Davol Rubber Company

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Davol Rubber Company
Davol Rubber Prov.jpg
Davol Square
Davol Rubber Company is located in Rhode Island
Davol Rubber Company
Location Providence, Rhode Island
Coordinates 41°49′2″N 71°24′25″W / 41.81722°N 71.40694°W / 41.81722; -71.40694Coordinates: 41°49′2″N 71°24′25″W / 41.81722°N 71.40694°W / 41.81722; -71.40694
Built 1880
Architect Unknown
Architectural style No Style Listed
NRHP Reference # 80000093 [1]
Added to NRHP June 27, 1980

The Davol Rubber Company is an historic industrial site at Davol Square, at Point and Eddy Streets in Providence, Rhode Island.

The building was constructed in 1880 and added to the National Register of Historic Places in 1980. It is located adjacent to the historic South Street Station, which is currently being renovated. The Providence Jewelry Manufacturing Historic District is also nearby.

History[edit]

Joseph Davol (1837–1909), one of the founders of the company that eventually became Davol Rubber

The Perkins Manufacturing Company was founded in Providence by Emery Perkins and Joseph Davol in 1874, after two years of experiments and inventions by Joseph Davol.[2] It produced rubber medical and surgical devices, such as hot water bottles and catheters.[3] In 1878, Davol took control of the company and renamed it the Davol Manufacturing Company; in 1884 it became the Davol Rubber Company.[2]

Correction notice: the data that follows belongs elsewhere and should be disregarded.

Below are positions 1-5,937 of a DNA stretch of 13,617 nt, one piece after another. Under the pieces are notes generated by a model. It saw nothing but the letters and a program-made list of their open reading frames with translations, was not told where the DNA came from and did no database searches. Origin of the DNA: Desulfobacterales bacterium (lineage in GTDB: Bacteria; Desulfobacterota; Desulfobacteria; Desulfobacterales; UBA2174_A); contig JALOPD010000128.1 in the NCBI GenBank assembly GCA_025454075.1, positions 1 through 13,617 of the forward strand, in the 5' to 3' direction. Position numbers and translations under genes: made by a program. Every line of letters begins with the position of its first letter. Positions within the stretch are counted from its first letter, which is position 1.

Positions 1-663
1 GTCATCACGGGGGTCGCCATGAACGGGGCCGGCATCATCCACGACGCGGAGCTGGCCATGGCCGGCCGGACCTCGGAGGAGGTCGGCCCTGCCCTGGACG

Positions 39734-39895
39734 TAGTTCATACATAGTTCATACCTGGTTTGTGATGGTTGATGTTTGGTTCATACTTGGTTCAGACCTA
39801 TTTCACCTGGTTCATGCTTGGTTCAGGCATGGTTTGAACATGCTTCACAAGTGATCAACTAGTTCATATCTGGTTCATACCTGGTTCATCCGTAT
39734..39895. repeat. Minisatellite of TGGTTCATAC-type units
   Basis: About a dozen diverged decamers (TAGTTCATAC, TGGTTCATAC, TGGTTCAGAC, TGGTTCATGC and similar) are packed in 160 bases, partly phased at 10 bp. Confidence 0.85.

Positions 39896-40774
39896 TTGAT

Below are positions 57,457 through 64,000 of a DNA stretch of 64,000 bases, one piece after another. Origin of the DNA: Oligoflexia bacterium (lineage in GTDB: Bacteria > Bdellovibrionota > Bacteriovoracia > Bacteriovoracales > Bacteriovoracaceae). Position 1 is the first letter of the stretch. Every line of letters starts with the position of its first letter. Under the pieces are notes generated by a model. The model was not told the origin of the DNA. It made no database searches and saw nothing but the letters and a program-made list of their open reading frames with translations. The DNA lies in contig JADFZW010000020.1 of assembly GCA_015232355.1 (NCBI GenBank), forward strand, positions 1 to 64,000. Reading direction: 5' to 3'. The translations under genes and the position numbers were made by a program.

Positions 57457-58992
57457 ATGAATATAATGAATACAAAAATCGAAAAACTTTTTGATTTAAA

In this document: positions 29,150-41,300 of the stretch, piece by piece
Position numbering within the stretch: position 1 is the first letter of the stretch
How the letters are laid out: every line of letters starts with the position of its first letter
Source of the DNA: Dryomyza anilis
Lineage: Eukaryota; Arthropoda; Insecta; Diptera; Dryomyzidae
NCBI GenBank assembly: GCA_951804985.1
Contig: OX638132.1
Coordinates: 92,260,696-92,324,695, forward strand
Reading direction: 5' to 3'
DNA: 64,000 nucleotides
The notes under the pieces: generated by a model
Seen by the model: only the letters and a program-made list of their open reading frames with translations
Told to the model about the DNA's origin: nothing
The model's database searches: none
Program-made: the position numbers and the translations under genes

In 1934, the company began the manufacture of the Foley catheter.[4] In 1971, the Davol Rubber Company opened a new facility in nearby Cranston, Rhode Island. The company was acquired by C.R. Bard, Inc. of New Jersey in 1980. The Davol Company, as it is currently known, is now located in Warwick, Rhode Island.[5]

Recent projects[edit]

Since Davol Rubber left, the building has had a series of tenants. The short-lived Davol Square Marketplace mall occupied the building complex in the 1980s. Later, it housed a mini-convention center for the costume jewelry industry for a short while. Various projects associated with Brown University have rented space in the building for many years, and the university recently announced plans to buy several buildings in the area.[6]

See also[edit]

References[edit]